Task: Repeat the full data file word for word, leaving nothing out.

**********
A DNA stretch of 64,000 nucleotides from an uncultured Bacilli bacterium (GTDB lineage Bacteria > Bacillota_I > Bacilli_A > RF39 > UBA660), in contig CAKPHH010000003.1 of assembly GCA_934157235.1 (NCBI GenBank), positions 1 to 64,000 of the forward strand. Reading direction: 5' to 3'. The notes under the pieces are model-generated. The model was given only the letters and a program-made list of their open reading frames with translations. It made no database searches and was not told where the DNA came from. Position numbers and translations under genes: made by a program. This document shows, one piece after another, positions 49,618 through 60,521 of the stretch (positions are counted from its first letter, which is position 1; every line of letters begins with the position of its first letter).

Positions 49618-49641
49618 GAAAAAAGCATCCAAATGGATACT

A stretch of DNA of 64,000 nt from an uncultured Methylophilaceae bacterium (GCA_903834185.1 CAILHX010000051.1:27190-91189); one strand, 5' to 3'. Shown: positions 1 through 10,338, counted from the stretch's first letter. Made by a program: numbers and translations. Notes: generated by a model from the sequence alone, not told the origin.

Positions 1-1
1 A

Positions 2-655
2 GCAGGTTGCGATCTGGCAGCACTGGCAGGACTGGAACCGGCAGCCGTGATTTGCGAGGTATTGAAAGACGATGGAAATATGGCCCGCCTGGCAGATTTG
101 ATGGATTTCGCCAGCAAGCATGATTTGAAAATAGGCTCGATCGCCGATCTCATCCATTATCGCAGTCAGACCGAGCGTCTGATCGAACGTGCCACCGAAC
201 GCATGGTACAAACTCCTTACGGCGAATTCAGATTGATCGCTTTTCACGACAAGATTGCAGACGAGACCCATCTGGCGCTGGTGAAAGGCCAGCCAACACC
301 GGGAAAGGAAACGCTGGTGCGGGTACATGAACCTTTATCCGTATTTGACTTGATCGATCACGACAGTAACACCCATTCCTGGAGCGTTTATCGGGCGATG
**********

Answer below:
A DNA stretch of 64,000 nucleotides from an uncultured Bacilli bacterium (GTDB lineage Bacteria > Bacillota_I > Bacilli_A > RF39 > UBA660), in contig CAKPHH010000003.1 of assembly GCA_934157235.1 (NCBI GenBank), positions 1 to 64,000 of the forward strand. Reading direction: 5' to 3'. The notes under the pieces are model-generated. The model was given only the letters and a program-made list of their open reading frames with translations. It made no database searches and was not told where the DNA came from. Position numbers and translations under genes: made by a program. This document shows, one piece after another, positions 49,618 through 60,521 of the stretch (positions are counted from its first letter, which is position 1; every line of letters begins with the position of its first letter).

Positions 49618-49641
49618 GAAAAAAGCATCCAAATGGATACT

A stretch of DNA of 64,000 nt from an uncultured Methylophilaceae bacterium (GCA_903834185.1 CAILHX010000051.1:27190-91189); one strand, 5' to 3'. Shown: positions 1 through 10,338, counted from the stretch's first letter. Made by a program: numbers and translations. Notes: generated by a model from the sequence alone, not told the origin.

Positions 1-1
1 A

Positions 2-655
2 GCAGGTTGCGATCTGGCAGCACTGGCAGGACTGGAACCGGCAGCCGTGATTTGCGAGGTATTGAAAGACGATGGAAATATGGCCCGCCTGGCAGATTTG
101 ATGGATTTCGCCAGCAAGCATGATTTGAAAATAGGCTCGATCGCCGATCTCATCCATTATCGCAGTCAGACCGAGCGTCTGATCGAACGTGCCACCGAAC
201 GCATGGTACAAACTCCTTACGGCGAATTCAGATTGATCGCTTTTCACGACAAGATTGCAGACGAGACCCATCTGGCGCTGGTGAAAGGCCAGCCAACACC
301 GGGAAAGGAAACGCTGGTGCGGGTACATGAACCTTTATCCGTATTTGACTTGATCGATCACGACAGTAACACCCATTCCTGGAGCGTTTATCGGGCGATG